In early August, the Federal Trade Commission (FTC) announced that, when it has not completed its review of a proposed acquisition during the statutorily prescribed waiting period after receiving a premerger notification under the Hart-Scott-Rodino Antitrust Improvements Act (HSR),1 the FTC has begun sending the parties letters (Warning Letters) advising them that if they close the deal, they do so at their own risk and that the agency may challenge the transaction post closing.2 Previously, the FTC had generally completed its review within the statutory timetables, and parties who had made Hart-Scott filings would almost always know before the Hart-Scott waiting period expired whether the transaction would face a federal antitrust challenge.3 Expiration of the Hart-Scott waiting period is generally a key contractual trigger for the parties’ obligations to close the deal. Now, in transactions in which the FTC has not completed its review before the waiting period expires, the acquirer may be contractually compelled to close and face an increased risk of FTC litigation, and possibly a compulsory divestiture. Under such circumstances, divestitures often take place at “fire sale” prices or on other undesirable terms.
The Antitrust Division of the Department of Justice (Antitrust Division) has not commented on this change in procedure.
The HSR merger review process generally requires the parties to transactions with a fair market value that exceeds annually adjusted thresholds to file premerger notifications with the FTC and the Antitrust Division. The parties must then wait 30 days4 (the Initial Waiting Period) before closing. After the end of the Initial Waiting Period, the FTC or the Antitrust Division may issue a request for further information (the Second Request). After the parties’ substantially full compliance with the Second Request, the parties must wait an additional 30 days (the Final Waiting Period) before closing the transaction.5 The purpose of the HSR notification and its statutory waiting requirements is to allow the antitrust enforcement agencies to challenge anticompetitive transactions before they are consummated and thus to avoid the competitive harm imposed by the consolidation, as well as the problems of “unscrambling the egg” once the transaction has closed and the acquirer is free to control and intermingle or further transfer the assets of both the acquiring and the acquired companies.6
Acquisition agreements have often been written in a manner that allows one or both of the acquiring and the acquired parties to abandon the transaction if by the close of the Initial Waiting Period, a Second Request is issued or if, at the end of the Final Waiting Period, it becomes clear that the government is going to mount an antitrust challenge to the deal.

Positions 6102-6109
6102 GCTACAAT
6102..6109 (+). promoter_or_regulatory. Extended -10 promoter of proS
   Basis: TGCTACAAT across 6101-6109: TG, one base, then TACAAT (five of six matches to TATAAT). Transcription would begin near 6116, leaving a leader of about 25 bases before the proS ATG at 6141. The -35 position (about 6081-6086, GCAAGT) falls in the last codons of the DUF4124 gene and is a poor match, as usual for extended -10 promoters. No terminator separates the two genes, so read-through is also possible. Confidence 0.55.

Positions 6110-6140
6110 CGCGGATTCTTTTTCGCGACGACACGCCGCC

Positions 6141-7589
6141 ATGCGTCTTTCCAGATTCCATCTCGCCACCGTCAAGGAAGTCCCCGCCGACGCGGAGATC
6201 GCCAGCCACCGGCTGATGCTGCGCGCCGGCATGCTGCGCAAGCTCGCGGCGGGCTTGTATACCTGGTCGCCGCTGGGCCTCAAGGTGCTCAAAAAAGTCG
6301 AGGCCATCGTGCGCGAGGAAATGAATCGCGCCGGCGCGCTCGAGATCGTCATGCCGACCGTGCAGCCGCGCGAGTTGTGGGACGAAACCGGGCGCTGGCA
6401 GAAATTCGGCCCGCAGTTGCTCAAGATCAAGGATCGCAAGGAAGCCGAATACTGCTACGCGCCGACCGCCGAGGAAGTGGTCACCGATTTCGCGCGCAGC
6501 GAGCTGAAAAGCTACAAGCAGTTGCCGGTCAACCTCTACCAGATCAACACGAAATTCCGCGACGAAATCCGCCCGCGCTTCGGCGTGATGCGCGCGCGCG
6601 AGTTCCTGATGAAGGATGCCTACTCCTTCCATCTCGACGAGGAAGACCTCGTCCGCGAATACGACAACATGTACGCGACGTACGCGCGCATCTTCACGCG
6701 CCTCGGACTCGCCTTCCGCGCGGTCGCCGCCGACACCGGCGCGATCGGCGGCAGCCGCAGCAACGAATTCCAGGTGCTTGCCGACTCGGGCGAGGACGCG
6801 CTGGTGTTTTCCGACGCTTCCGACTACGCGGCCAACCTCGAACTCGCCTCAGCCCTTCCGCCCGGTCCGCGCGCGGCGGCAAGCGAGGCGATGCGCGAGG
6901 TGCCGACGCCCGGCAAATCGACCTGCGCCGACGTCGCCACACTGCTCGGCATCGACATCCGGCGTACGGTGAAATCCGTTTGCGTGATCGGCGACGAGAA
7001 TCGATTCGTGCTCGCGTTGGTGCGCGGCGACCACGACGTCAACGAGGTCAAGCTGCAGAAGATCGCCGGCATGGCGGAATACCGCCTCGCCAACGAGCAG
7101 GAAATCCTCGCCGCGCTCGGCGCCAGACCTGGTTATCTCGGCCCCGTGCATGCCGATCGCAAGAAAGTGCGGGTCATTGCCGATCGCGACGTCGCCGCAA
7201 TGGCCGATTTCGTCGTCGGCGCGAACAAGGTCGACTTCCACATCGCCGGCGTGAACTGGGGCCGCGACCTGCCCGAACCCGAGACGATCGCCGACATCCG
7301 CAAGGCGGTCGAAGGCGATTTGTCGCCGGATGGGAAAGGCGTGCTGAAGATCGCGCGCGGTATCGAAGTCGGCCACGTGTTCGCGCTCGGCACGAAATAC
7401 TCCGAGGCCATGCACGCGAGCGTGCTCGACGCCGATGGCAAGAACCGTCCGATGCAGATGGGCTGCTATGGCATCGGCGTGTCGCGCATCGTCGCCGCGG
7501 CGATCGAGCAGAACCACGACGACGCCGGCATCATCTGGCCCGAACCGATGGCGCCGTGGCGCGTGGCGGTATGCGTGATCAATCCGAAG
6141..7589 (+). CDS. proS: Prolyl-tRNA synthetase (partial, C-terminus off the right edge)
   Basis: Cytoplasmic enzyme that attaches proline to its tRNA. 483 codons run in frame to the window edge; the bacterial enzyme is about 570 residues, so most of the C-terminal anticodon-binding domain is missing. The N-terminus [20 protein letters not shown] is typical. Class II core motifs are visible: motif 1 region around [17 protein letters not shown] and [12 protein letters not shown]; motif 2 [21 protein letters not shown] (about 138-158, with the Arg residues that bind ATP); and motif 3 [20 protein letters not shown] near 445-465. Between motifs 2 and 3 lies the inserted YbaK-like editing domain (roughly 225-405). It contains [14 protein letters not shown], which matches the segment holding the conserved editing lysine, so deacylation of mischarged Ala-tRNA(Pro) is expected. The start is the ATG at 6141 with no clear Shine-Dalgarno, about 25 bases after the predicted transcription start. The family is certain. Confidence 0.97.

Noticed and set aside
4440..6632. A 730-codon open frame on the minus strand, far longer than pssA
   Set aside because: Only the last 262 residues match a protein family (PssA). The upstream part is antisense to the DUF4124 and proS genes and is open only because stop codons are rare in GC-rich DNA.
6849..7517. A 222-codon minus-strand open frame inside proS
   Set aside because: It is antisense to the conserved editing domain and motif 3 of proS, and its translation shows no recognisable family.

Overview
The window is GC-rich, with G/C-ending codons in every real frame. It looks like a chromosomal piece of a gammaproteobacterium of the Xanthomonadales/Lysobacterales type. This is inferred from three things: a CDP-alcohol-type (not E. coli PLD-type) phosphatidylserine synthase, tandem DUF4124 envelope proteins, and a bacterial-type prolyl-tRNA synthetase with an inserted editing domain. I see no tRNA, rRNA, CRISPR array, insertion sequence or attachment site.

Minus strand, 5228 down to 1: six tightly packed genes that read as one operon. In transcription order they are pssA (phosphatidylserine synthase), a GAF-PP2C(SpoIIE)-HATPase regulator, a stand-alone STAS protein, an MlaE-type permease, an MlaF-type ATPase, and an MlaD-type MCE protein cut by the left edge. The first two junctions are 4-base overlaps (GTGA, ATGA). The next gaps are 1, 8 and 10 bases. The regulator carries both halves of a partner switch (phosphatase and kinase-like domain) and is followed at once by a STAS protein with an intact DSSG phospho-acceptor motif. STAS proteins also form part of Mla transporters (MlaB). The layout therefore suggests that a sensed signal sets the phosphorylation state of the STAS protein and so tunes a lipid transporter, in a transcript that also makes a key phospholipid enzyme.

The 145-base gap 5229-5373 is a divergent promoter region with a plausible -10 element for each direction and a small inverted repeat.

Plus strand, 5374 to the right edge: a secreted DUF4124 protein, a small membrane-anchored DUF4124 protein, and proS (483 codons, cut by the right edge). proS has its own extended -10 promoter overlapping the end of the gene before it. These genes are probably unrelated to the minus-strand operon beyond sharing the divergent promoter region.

Effects of New FTC Practice
Throughout the history of the HSR program, it has been possible for the FTC or the Antitrust Division to challenge a transaction post closing, regardless of whether the parties have complied with HSR. Compliance with HSR and expiration of the waiting period is not a defense to an unlawful merger.7 However, both the FTC and the Antitrust Division have, with only a few exceptions, completed their reviews within the statutory waiting period, although parties occasionally have chosen to pull and refile their merger notification to avoid a Second Request when the reviewing agency has not satisfied itself about the transaction during the Initial Waiting Period.8
Now, acquiring and acquired parties should consider contractual approaches to a continuing risk of a governmental antitrust challenge following the expiration of the waiting period, although both parties need to be aware that there may or may not be any substantive antitrust risk. K&L Gates is aware of Warning Letters being issued in transactions in which the parties had received no prior investigative communications from the FTC and in which the parties are unaware of any other evidence of any substantive investigation of the transaction. From an antitrust perspective, acquiring parties receiving Warning Letters essentially have three options:
- Delay closing until the FTC completes its review (with or without pulling its filing and refiling), although (as noted above) the uncertainty may continue for an indefinite period;
- Exercise any contractual right to delay closing or terminate the deal; or
- Proceed to close the deal and face the risk of possible future, expensive litigation and, perhaps, divestiture on unsatisfactory terms. Indeed, depending upon the circumstances at the time of litigation, the FTC may seek to compel the divestiture of more than the assets of the target, which were acquired in the deal, particularly if some of the acquired assets have been disposed of or have deteriorated since closing. The objective of the divestiture is to create a viable entity that replaces the competition lost in the challenged transaction.9
By contrast, sellers will want to consider:
- Whether the transaction agreement should include terms that explicitly require closing within a short period of time once the HSR waiting period has expired, even if the parties receive an FTC “Warning Letter”; or